Deb Kloeppel, Founder and President of CASY-MSCCN

It may seem like just another piece of paper. But truly: Your resume is the fourth MOST IMPORTANT document in your life. You’ve got to commit to its development throughout your work life and accept that it’s just as meaningful as the others, which are:

• Birth Certificate 

• Social Security Card 

• Driver’s License 

• Life Long Progression of your Resume 

• Marriage License 

• Death Certificate

Now is an important time to think about this, because resume development is going to change drastically in 2013. It’s also vital to keep your resume in mind when you PCS. Have you moved recently or will you move this year? If so, make sure you take these vital steps.

1) Change your LinkedIn profile so it indicates that you are now in a different location and available to work. Recruiters search for possible candidates on LinkedIn by location. You want to be sure that your profile will be included in that broad search. 

2) Identify the leading industries in the new locale. TARGET your job search in every way possible by making a list of corporations, small businesses, and chain stores within a 15-mile radius of your new home. Go to militaryfriendly.com to find military friendly companies. 

3) The local Chamber of Commerce can be an excellent place to start job-hunting in a new area. They have the listings for all of the businesses in their area, plus job listings and maps. Visit them online, call them or visit in person once you’re in the area. Their representative’s advice can be invaluable help for your job search. Another bonus: They can give you the tax information for the new area as well as local business statistics.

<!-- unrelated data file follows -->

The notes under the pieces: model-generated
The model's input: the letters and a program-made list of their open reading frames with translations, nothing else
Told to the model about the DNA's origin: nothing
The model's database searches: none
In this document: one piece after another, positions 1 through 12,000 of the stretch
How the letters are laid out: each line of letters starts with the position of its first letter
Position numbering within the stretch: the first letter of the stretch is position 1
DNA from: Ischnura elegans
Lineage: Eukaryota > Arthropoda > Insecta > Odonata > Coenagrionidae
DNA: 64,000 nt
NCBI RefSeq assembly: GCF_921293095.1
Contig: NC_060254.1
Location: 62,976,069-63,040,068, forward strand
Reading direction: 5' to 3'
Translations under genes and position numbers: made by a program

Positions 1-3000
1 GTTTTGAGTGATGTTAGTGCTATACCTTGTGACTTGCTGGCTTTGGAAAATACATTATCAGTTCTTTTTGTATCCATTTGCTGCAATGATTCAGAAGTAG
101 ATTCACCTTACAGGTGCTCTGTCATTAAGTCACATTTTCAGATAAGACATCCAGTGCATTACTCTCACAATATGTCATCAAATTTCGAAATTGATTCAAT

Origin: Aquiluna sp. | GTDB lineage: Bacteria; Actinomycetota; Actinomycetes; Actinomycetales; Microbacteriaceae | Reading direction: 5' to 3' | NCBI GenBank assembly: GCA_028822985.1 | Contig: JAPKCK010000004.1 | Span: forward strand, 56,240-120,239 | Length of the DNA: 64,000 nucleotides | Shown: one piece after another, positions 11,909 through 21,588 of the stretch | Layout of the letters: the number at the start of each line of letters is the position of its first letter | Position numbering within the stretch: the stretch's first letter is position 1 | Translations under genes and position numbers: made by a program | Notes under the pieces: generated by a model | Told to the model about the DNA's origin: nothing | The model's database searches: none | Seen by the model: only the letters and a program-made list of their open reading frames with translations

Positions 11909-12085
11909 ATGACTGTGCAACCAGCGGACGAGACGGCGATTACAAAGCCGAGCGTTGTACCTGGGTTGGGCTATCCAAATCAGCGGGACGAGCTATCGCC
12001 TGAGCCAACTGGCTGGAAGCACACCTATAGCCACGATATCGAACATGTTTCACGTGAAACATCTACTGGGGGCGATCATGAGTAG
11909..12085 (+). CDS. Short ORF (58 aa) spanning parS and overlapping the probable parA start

4) Set up a P.O. Box address in the area you are moving to. Employers are very shy about hiring someone out-of-state due to relocation costs. So place the ARRIVAL city address on your resume even if you’re not yet there full-time. You’ll thank me for this tip! (Another option: If you have relatives in new location, you might ask them if you can use their physical address/phone number on your resume.) 

5) Let all of your working friends know you’re moving and on a job search. Send them your updated and verified resume. 

6) Join a professional organization and attend its local meetings in your new area. 

7) Become a key volunteer for an organization that is reputable and relevant to the job you want to perform one day for pay. Learn NEW skills and hone current skills in the volunteer job. Once you do, update your resume and LinkedIn profile. LinkedIn now has a “Volunteer Experience & Causes” section that you can add to your profile. You definitely want to take advantage of this. 

8) Under-employment is not a dirty word at CASY-MSCCN. If you need to put food on the table, undertake a job for pay. Remember this rule of thumb: Employers almost ALWAYS hire working candidates FIRST. 

9) Prepare for a surprise interview upon your arrival at your new duty station. Pack a tote bag, prior to leaving your departure city that contains your business suit, under garments, toothbrush, breath mints, manicure set, closed-toe shoes, copies of your resume in a leather-like binder, wrist watch, writing pad and professional looking pen. Trust me … surprise interviews happen 50 percent of the time during a move. 

10) Money Matters: Even if your skills are in demand, plan on three months of money stored away to pay essential bills. 

11) Obviously, ask for a transfer if you’re currently working in a corporation loaded with offices nationwide. 

12) Exit Strategies: Sometimes the best laid plans simply do not work out, which is why keeping your resume updated and verified is key to your emotional balance during the upheaval and constantly changing situations that military life naturally provides. Accept the fact that you will be experiencing a constant state of flux and reorganization while BUILDING your career path.



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